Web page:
Oil prices extended gains on Friday, scaling three-month highs as the U.S. and China moved closer to a resolution to the 18-month trade war between the world’s two biggest economies that has raised questions about global demand for crude.
Brent futures LCOc1 climbed 47 cents, or 0.7 per cent, to 64.67 dollars a barrel by 0730 GMT, its highest since Sept. 23.
West Texas Intermediate (WTI) crude CLc1 was up 34 cents or 0.6 per cent, to 59.52 dollars a barrel, the highest since Sept. 16.
“Risk appetite ran wild after Trump signalled that he made a deal with China and that will only be positive for global demand forecasts for crude,” said Edward Moya, Senior Market analyst at OANDA.
A slump in the U.S. dollar against the backdrop of a strong pound also helped to boost commodity prices, said Margaret Yang, a market analyst at CMC Markets.
Mirroring investor optimism, Asian share markets jumped to multi-month highs on Friday after Wall Street surged to record highs on Thursday.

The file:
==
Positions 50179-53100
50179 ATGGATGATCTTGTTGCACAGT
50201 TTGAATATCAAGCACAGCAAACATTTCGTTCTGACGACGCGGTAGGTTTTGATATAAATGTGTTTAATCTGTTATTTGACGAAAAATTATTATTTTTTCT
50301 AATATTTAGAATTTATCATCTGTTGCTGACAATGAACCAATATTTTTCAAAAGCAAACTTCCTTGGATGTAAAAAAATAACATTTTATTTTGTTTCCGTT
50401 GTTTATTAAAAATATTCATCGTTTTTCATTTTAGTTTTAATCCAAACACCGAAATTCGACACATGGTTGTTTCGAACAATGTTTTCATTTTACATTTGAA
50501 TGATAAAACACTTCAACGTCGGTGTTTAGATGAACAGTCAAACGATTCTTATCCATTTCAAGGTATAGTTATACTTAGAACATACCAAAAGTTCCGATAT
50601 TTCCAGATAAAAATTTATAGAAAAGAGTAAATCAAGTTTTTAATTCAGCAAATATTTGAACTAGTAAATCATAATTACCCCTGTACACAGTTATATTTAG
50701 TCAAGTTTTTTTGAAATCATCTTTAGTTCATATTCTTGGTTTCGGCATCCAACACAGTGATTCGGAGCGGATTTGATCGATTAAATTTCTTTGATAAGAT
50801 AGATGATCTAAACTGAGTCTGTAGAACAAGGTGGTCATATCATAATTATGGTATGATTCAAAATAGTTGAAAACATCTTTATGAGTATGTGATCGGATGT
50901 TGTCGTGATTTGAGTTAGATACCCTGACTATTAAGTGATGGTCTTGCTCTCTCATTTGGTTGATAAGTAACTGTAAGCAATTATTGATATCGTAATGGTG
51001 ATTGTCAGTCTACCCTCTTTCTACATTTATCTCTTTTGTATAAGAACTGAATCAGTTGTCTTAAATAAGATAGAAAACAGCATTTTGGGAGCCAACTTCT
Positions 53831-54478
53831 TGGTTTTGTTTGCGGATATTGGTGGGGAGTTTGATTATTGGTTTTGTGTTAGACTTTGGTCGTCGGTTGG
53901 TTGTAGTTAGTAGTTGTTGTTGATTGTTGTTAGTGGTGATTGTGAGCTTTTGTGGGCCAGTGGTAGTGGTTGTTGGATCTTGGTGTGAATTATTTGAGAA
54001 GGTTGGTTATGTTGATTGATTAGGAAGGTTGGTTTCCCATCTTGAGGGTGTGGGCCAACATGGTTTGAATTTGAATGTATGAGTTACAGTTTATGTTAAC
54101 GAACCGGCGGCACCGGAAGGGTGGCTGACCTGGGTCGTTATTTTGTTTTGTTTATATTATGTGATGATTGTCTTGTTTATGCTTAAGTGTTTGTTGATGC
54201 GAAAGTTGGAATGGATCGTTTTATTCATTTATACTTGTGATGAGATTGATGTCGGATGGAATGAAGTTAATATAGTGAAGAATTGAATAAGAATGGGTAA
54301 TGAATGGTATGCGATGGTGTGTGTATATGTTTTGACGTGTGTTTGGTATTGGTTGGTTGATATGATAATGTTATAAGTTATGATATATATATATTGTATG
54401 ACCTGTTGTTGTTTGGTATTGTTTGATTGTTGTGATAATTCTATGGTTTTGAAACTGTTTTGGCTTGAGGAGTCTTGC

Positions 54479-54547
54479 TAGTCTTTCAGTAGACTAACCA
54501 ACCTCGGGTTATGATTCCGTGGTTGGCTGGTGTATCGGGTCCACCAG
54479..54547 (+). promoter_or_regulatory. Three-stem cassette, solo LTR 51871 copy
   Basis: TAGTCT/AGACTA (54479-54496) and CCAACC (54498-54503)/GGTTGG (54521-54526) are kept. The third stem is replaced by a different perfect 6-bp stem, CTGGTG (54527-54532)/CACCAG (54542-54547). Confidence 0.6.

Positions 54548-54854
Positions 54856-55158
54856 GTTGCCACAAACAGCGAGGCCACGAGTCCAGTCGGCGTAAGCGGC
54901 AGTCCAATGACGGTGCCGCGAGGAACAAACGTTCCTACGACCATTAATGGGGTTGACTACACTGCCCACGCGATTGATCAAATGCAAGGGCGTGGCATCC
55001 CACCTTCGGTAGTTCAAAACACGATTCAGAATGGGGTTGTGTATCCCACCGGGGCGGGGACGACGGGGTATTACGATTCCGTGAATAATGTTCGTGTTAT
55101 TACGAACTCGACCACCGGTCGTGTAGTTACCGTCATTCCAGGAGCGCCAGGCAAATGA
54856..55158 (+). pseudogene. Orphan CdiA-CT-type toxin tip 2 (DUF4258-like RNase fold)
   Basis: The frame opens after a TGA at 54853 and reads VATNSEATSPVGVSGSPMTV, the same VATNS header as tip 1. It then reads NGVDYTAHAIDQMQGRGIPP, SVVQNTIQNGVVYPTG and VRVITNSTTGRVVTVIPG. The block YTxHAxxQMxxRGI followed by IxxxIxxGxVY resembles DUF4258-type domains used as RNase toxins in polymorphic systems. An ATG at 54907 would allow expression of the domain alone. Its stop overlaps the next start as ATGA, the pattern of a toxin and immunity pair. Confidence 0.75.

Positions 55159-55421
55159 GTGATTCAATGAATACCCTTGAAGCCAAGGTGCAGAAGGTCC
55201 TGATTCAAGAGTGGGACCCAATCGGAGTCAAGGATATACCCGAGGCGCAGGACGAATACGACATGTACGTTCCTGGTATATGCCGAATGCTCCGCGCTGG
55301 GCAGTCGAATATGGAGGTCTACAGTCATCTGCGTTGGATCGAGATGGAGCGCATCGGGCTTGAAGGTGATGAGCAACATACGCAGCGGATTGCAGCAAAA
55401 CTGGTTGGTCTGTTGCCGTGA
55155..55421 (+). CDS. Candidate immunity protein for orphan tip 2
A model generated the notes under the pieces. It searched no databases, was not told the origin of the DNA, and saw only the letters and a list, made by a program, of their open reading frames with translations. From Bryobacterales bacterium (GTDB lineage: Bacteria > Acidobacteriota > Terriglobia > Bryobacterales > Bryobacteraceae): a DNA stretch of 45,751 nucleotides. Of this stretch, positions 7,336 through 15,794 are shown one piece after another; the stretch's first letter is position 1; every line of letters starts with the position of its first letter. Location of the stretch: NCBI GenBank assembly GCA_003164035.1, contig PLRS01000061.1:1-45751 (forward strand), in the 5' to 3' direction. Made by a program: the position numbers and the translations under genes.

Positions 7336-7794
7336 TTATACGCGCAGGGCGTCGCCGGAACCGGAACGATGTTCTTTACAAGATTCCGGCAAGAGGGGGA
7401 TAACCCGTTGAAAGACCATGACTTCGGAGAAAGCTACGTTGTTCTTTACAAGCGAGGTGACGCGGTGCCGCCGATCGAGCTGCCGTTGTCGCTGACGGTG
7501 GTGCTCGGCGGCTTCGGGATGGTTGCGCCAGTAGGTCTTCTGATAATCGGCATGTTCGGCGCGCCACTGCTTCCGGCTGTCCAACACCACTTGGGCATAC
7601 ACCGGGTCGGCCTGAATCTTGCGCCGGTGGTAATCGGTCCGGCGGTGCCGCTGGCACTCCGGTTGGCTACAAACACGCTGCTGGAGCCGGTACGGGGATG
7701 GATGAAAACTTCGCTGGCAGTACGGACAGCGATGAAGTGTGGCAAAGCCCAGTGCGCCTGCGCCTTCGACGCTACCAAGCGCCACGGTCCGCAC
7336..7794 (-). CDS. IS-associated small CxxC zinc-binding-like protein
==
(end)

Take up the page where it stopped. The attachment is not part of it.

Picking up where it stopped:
“If we see even further progress with the U.S.-China trade war, we could see global GDP rise by half a percentage point in 2020 and that would do wonders for crude demand forecasts,” said Moya.
While a trade deal that would end uncertainty could provide a shot in the arm for oil demand in the near term, concerns continue to hover about the demand profile amid ample supplies going forward.
“Lingering doubts about demand will cap the upside on prices,” said ANZ Bank in a note on Friday.
In the meantime, the White House has agreed to suspend some tariffs on Chinese goods and reduce others in return for Beijing’s pledge to hike purchases of U.S. farm products in 2020, sources said on Thursday.
However, the White House didn’t release any official statement, raising questions about whether the terms had been agreed by both sides. (Reuters/NAN)